Parlez-vous Français? Romancing with French – BY SAMANGIE WETTIMUNY
It is an easy task to fall in love with ‘the language of love!’ French words are as diverse as life and as vast as its culture, but each word or phrase is known for its rhythmic melody. Being one of the most euphonic languages in the world, French remains the most commonly used language across the globe to translate romantic phrases.
Simply put, French is a language of love, life, culture, politics, and business! Remember more than 300 million people on all five Continents speak French!
There is no better day than today, the French Language Day to discuss the uniqueness and the importance of French as a major language of international communication.
And there is no better authority to speak about the significance of the French Language Day other than the French Ambassador to Sri Lanka, Eric Lavertu.
“I wish all the French speakers and French-loving Sri Lankans a happy French Language Day. Let’s celebrate multilingualism and cultural diversity, as well as this beautiful language that is uniting us and allowing us to share much more than just words,” the Ambassador extended an open invitation.
Established by the UN’s Department of Public Information in February 2010, UN French Language Day is celebrated annually on March 20.
“This date was chosen since it coincides with the 40th Anniversary of the International Organization of La Francophonie (IOF), a grouping whose members have in common the French language as well as humanist values,” he added.
According to UNESCO, the mission of this organization is to promote the French language and its cultural and linguistic diversity, to promote peace, democracy, and human rights, support education, and develop cooperation. The United Nations often hails the role played by IOF to reinforce its conflict prevention, peacekeeping, and peace-building efforts, especially in French-speaking countries, as well as to foster a culture of multilingualism within the Organization.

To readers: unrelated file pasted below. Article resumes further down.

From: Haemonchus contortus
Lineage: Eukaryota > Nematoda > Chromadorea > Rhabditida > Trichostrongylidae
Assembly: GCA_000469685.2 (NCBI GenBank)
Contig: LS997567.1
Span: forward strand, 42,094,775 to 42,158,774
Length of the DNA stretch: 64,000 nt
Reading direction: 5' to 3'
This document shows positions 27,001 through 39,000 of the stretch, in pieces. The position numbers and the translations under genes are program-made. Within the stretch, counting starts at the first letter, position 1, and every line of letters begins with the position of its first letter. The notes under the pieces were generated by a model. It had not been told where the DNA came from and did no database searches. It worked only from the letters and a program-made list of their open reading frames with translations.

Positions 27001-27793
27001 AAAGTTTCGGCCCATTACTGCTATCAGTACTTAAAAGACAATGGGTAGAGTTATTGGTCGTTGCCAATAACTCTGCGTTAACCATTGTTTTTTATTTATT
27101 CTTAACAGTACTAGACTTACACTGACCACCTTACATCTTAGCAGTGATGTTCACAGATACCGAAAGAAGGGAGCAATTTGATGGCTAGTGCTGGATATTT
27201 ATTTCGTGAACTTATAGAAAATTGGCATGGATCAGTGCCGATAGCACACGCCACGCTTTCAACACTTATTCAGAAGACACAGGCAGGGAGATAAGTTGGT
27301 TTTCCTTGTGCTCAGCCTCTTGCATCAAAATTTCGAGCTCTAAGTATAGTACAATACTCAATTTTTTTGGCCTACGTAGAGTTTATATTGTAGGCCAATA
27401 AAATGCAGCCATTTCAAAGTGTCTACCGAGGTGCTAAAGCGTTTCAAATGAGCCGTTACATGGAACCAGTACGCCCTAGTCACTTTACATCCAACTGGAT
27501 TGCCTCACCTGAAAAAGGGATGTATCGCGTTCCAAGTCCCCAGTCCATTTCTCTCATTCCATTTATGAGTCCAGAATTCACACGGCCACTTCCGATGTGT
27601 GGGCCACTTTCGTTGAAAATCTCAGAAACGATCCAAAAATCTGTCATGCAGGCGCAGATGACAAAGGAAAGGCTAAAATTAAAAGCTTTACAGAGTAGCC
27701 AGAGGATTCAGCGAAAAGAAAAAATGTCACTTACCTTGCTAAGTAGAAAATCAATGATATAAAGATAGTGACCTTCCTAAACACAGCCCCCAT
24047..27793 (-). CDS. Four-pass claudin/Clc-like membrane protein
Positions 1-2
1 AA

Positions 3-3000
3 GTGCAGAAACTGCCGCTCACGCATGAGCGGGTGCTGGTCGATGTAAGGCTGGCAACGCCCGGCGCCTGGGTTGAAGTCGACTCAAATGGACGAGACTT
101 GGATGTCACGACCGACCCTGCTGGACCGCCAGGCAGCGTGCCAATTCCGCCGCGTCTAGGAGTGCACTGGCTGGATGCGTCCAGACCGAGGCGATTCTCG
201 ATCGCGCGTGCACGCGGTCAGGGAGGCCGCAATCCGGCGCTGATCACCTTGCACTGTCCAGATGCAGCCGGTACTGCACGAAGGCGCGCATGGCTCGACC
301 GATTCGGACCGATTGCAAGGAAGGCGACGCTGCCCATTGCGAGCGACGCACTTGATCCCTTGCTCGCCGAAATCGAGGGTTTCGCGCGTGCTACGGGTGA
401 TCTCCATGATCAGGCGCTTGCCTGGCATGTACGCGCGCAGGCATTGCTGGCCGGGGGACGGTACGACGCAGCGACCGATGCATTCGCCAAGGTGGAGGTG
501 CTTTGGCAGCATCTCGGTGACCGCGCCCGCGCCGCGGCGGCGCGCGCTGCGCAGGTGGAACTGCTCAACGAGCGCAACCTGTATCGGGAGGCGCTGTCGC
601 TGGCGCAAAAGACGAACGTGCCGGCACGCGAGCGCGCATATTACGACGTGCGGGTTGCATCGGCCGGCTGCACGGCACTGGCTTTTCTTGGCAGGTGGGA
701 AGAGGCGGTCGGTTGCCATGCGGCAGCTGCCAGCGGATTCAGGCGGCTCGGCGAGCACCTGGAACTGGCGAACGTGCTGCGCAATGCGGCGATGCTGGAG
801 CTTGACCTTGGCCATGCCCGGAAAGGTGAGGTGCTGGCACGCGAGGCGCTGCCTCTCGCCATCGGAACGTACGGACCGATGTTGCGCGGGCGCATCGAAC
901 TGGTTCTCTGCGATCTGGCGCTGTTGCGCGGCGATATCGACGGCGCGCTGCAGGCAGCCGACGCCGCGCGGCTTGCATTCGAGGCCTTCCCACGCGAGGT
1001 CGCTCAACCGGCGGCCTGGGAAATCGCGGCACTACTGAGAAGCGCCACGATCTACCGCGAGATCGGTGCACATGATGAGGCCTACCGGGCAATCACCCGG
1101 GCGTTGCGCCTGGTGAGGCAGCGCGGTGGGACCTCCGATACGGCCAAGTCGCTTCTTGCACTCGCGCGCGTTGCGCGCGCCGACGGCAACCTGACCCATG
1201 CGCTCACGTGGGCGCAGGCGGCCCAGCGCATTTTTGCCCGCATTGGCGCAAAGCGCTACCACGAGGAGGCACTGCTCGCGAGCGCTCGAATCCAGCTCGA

Ambassador Lavertu says French is an easy language to learn. As he highlighted a significant percentage of English vocabulary is derived from French, and French is also a good base for learning other Romance languages such as Spanish, Italian, Portuguese, and Romanian.
“Three hundred million people speak French every day on the five continents. French is the second most widely learned foreign language after English, and the fifth most widely spoken language. French is the only language, alongside English, that is taught in every country in the world: not only in schools and universities but also in our international network of 830 Alliances Françaises. On that aspect, Sri Lanka is a beautiful example of what the French network of schools and institutes is made of, with a network of five Alliances. France is also the world’s top tourist destination with more than 87 million visitors a year,” he added.
French literature is as vast as its culture. The French are absolutely proud of their language and its great literary masterpieces – the long tradition of poetry, prose, and drama. It is no easy task to pick and choose one or two favourite writers from a vast literature that is so diverse.
When asked who his favourite French writers are Ambassador Lavertu said it is extremely difficult to select just a few texts from millions of high-quality publications.